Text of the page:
shmu26

Level 84
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The shame depends heavily of cultural context. So, it could work in Japanese enterprises 50 years ago. But, now people are not shameful, especially in the private sphere.
point well taken, I didn't say it in the right lingo. I am coming from a different cultural context. The modern way to say it is to "de-legitimize" behavior.
Yes, education is essential, because you can't do what you don't know.
But to deal with the human factor, we need to change the current paradigm. I suggestthat getting infected should be "de-legitimized"
 

Paul123

Level 4
It's that kind of fear that sells AV software more than viruses.




Basic awareness is all that is needed to keep those who wish to act wise, wise. Acting contrary to that wisdom (and people will; we've *all* done it) is what invites trouble.

It's not like awareness of VD/STD/whatever-it's-called-now prevents the spread of it.
It's not like understanding the "birds and the bees" prevents unplanned pregnancy.
Such is the same with malicious logic; that's why it works.

I've never come across a compromised system that didn't begin with "Well, I clicked on..."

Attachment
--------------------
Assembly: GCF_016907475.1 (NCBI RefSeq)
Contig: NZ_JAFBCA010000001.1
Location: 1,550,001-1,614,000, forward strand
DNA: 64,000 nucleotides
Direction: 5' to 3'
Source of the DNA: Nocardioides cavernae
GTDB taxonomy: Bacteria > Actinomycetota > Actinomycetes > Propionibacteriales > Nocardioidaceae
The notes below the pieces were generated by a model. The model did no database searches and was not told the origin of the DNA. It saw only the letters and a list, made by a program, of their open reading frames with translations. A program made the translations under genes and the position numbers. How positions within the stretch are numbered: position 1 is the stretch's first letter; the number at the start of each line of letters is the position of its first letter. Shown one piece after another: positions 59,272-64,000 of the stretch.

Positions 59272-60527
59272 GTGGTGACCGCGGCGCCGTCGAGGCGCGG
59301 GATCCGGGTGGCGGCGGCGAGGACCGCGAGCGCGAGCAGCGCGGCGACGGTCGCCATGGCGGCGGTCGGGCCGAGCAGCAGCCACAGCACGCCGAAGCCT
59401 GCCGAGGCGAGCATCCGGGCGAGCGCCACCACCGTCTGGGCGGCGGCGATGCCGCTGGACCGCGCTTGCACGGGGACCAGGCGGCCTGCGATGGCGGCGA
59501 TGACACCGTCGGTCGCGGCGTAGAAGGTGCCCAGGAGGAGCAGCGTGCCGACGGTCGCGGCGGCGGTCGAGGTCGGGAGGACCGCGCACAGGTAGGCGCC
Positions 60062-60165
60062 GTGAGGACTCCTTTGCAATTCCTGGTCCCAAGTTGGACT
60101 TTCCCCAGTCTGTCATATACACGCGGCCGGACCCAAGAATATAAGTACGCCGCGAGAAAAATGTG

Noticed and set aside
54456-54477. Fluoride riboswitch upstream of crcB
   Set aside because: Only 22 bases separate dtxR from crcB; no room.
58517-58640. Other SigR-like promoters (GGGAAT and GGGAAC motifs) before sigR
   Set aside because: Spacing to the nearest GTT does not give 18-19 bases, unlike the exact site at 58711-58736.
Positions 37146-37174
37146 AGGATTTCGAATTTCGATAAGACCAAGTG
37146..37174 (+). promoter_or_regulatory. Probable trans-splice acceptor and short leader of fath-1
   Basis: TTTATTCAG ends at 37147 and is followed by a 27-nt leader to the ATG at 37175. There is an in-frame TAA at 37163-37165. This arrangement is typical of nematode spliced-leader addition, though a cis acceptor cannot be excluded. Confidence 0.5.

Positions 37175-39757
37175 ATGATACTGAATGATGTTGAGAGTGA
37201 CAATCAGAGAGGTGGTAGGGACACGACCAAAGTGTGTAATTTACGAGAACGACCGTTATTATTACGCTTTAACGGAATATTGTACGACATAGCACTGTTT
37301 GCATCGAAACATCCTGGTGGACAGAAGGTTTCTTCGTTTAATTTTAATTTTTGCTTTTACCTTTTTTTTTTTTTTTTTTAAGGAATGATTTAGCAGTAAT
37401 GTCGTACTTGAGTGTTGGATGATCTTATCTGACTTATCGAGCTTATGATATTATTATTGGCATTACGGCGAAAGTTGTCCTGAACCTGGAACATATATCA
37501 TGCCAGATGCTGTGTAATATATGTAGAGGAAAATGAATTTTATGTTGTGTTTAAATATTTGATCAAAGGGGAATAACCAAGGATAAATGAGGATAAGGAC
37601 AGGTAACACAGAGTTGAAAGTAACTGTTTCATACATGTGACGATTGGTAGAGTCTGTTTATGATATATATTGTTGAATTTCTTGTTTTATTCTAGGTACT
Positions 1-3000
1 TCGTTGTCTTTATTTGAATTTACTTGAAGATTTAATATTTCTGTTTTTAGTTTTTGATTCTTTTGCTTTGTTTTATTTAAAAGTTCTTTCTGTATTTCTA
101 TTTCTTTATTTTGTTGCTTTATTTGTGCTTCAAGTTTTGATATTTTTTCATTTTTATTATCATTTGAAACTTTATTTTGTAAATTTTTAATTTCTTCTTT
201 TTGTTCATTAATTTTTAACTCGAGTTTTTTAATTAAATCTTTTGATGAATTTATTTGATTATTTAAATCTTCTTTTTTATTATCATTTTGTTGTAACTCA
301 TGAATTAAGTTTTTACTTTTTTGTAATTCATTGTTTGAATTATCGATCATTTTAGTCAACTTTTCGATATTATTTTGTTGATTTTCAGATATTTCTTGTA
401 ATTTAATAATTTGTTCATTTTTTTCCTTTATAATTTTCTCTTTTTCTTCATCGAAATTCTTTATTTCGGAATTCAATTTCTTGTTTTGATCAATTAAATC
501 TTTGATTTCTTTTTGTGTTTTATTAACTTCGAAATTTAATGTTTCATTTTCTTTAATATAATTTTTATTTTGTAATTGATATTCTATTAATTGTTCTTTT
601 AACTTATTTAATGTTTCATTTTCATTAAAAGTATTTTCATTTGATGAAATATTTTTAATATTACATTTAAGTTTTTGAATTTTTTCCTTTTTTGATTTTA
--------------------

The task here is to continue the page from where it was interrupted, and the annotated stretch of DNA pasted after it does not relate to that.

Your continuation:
The problem is, with the proliferation of phones and iPads IT awareness is probably becoming less, as the workings of the O/S is essentially hidden from the user. Maybe the answer is Apple's paradigm that you get everything through the store (ensuring its been checked by Apple first). I'd hate that though as it gives Apple exclusive power over software developers (such as for example f.lux, which they refused to have in the store, but then introduced as their own idea in their O/S), but I can't help feeling that is what Microsoft want to do too.
 

Paul123

Level 4
But to deal with the human factor, we need to change the current paradigm. I suggestthat getting infected should be "de-legitimized"
Not sure that would work. If a company is infected it is de-legitimized as it shows sloppy security, but most companies will pay a ransom, rather than have their names plastered over the paper's as having fallen for malware or viruses. Paying ransoms only encourages further attempts by hackers. 'Shamed' people are far less likely to seek help to solve the problem.
 

shmu26

Level 84
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Not sure that would work. If a company is infected it is de-legitimized as it shows sloppy security, but most companies will pay a ransom, rather than have their names plastered over the paper's as having fallen for malware or viruses. Paying ransoms only encourages further attempts by hackers. 'Shamed' people are far less likely to seek help to solve the problem.
could work for individuals, though, if people stop looking at themselves as victims and start reflecting the blame back on themselves.